In August, 1954, thirteen-year-old June travels with her mother, sisters, and Mary, their black maid, from their home in Charlotte, N.C., to Florida and back through Georgia. Mayhew explores the complex relationships between white children and black maids. June gets more genuine love and affection from Mary than from her parents, but the relationship always is a bit guarded. Despite their closeness, June and Mary are restricted by societal roles and expectations. Mary knows "her place," and changes her manner for survival in various circumstances. Mary's deference to white people initially is confusing to June, but during the trip June sees more of how the larger world treats black people. A tragedy forces June to face the terrible truths about her family and her way of life. Signs of coming change are everywhere once June begins to look. At one point, June and her older sister Stella argue about Mary. June says, "But she was our friend," and Stella replies, "We paid her to be."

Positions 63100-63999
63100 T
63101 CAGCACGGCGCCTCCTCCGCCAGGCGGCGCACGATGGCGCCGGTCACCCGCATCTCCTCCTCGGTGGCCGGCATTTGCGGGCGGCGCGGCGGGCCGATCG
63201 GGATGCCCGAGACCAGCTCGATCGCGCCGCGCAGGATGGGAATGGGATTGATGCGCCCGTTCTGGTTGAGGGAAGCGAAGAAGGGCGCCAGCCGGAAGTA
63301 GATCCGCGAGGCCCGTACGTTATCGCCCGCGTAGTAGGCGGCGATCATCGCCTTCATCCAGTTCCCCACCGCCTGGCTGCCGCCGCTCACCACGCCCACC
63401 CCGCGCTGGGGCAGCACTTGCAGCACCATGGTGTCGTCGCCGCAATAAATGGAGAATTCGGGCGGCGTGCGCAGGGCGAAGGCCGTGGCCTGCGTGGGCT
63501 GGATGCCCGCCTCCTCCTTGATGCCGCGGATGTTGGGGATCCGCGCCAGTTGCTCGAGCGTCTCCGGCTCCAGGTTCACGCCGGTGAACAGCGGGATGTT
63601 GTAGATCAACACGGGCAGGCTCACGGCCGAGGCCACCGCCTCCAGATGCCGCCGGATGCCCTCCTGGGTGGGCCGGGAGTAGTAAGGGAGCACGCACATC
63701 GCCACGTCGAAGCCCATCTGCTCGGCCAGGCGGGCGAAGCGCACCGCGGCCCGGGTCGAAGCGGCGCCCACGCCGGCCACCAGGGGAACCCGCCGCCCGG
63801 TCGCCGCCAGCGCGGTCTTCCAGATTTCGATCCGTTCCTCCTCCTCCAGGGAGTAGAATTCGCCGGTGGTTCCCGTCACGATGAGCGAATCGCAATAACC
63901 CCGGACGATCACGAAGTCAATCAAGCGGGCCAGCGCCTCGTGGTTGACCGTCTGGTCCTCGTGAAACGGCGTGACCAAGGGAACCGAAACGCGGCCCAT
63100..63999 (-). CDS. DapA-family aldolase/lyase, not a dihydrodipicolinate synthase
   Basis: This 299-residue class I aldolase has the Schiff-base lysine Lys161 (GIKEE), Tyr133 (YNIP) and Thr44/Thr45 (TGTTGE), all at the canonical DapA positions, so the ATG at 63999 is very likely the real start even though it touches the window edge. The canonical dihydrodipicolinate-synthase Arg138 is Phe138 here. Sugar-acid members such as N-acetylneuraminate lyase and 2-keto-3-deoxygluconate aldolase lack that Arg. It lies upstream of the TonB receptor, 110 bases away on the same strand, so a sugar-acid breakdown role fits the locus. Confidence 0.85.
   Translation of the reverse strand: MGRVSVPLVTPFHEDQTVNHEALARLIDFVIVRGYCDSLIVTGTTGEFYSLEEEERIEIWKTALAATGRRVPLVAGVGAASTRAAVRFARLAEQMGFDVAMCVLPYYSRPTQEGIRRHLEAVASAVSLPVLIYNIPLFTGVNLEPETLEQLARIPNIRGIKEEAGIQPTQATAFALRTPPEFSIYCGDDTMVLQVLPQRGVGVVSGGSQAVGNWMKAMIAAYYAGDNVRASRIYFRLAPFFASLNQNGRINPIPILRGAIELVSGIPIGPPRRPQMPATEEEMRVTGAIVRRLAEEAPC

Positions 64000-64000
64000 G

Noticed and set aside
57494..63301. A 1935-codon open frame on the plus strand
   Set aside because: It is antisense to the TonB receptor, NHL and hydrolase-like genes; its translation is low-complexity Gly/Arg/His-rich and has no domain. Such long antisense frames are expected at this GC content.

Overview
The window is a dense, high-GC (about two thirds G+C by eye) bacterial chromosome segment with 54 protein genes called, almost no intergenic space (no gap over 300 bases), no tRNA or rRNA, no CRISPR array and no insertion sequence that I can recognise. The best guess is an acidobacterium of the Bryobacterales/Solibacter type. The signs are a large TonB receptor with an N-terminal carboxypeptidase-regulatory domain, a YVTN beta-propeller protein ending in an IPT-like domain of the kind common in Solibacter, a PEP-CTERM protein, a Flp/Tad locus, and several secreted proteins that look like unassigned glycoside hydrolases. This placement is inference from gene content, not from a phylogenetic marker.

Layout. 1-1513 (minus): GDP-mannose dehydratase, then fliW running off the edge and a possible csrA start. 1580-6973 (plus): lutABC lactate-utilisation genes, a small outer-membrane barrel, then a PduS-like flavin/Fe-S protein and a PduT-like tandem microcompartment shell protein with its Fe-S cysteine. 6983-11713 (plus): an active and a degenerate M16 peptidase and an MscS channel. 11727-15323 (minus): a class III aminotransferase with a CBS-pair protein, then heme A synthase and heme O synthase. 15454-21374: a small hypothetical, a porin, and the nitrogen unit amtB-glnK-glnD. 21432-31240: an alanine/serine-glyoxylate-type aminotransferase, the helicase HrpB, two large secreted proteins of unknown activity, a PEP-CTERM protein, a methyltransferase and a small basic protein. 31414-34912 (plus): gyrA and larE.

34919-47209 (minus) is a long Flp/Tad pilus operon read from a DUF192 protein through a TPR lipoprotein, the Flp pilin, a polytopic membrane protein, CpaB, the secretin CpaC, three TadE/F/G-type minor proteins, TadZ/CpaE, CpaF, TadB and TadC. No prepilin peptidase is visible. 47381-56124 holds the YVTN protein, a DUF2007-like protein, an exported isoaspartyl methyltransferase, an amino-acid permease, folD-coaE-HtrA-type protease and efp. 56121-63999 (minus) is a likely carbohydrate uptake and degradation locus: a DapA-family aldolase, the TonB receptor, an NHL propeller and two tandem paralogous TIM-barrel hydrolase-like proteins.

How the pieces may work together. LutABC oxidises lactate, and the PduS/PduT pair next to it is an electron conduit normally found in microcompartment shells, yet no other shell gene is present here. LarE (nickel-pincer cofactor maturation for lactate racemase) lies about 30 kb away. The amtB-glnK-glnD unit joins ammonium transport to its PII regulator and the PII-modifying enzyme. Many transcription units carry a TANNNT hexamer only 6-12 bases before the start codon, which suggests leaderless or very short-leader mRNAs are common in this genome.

Although this book is not written specifically for a YA audience, teens and adults will appreciate June's, and Mary's, journey--Lucinda Whitehurst